A special filtration system installed at a northern Alberta First Nation is being endorsed by experts as the potential answer for the drinking-water concerns at Fort McKay.

The Fort McKay First Nation has been relying on bottled water due to fears that the community's municipal-supplied water may be tainted by high levels of cancer-causing chemical compounds found in samples.

But David Schindler, a world-reknowned water expert working with the non-profit Safe Drinking Water Foundation, argues a method of reverse-osmosis currently used at the Saddle Lake aboriginal community is the solution that should be adapted to Fort McKay.

The problem at Fort McKay is that byproducts of water treatment known as trihalomethanes, which are believed to be cancer-causing, are created when organic materials get chlorinated during the treatment process.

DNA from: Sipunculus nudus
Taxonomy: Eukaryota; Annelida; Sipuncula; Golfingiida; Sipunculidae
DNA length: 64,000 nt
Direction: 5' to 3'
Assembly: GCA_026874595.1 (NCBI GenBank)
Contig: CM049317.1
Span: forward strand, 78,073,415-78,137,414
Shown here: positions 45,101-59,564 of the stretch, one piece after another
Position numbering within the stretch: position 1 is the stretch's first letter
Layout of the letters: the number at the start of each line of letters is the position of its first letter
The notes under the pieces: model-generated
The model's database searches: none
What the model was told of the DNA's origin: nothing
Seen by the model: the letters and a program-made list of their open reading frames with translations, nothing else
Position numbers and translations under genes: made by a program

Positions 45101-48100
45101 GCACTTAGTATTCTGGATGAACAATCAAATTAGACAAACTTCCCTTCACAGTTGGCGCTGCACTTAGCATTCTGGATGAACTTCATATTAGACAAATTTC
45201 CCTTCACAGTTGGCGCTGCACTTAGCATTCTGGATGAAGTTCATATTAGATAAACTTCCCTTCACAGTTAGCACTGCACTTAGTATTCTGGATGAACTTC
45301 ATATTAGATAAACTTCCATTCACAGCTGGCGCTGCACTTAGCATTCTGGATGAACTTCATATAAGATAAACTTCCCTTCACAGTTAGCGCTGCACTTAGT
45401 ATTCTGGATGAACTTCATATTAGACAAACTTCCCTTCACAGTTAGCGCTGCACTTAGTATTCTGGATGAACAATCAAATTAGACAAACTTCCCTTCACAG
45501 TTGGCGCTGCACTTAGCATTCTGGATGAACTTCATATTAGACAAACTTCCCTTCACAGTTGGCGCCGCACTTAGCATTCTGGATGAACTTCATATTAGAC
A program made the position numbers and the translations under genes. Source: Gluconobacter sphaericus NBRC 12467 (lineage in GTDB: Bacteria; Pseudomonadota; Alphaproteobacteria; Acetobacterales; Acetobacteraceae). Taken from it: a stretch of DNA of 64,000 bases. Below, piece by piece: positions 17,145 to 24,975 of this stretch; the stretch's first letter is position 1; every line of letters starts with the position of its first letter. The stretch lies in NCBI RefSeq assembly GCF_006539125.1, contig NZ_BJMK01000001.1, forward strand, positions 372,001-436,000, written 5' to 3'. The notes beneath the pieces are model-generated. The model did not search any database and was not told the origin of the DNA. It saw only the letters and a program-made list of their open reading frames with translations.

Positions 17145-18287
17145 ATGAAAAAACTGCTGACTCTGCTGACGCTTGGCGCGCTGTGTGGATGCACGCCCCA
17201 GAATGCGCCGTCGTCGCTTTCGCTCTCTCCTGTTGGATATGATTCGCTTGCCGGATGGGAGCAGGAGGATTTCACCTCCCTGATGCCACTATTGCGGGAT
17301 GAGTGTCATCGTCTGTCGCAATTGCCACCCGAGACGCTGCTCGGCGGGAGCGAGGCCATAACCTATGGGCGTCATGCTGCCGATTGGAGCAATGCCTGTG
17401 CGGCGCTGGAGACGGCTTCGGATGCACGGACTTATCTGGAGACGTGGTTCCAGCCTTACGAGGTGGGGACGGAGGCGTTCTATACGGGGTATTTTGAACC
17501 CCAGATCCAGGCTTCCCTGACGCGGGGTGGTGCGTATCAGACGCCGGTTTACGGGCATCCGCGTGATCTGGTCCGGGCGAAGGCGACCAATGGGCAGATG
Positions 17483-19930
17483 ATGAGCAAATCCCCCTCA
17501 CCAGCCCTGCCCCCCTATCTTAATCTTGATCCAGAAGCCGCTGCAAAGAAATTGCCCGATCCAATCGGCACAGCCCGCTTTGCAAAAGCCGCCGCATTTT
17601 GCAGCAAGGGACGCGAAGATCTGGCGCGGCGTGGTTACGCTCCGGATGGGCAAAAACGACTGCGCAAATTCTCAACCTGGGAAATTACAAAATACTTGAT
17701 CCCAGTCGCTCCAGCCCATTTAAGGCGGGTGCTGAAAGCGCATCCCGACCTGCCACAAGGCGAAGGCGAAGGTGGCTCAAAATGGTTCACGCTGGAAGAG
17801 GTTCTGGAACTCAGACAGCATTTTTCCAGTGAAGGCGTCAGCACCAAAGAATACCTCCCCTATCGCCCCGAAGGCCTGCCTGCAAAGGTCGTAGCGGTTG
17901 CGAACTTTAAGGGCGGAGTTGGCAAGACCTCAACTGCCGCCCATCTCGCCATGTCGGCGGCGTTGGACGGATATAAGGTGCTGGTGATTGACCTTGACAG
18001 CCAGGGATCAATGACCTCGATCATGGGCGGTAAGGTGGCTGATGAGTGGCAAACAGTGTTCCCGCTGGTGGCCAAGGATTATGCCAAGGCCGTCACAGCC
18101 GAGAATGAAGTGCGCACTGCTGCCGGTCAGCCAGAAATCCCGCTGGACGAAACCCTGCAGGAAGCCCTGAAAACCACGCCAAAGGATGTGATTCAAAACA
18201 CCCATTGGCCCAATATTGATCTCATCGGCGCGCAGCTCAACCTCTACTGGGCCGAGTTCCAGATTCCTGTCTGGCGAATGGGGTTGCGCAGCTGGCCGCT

Schindler said that the Safe Drinking Water Foundation's recent work at Saddle Creek included setting up an innovative system that can rid the water of carbon before it gets treated.

$13M to install system

It breaks down the large organic molecules, which can then be gobbled up by bacteria, he said.

"The engineer for Safe Drinking Water fit the systems with a biological pre-filter, which basically uses a bacterial culture to break the high carbon down to where it's undetectable," Schindler explained. "If there's undetectable carbon, the problem goes away."

While Schindler was adamant that this is the solution, he warned it won't be cheap.

The Saddle Lake solution cost $13.1 million to install, according to Tony Steinhauer, who operates the Saddle Lake water treatement plant.

The NDP critic for Aboriginal Affairs and Northern Development, Linda Duncan, plans to ask the federal government to find a solution to Fort McKay's problem this week.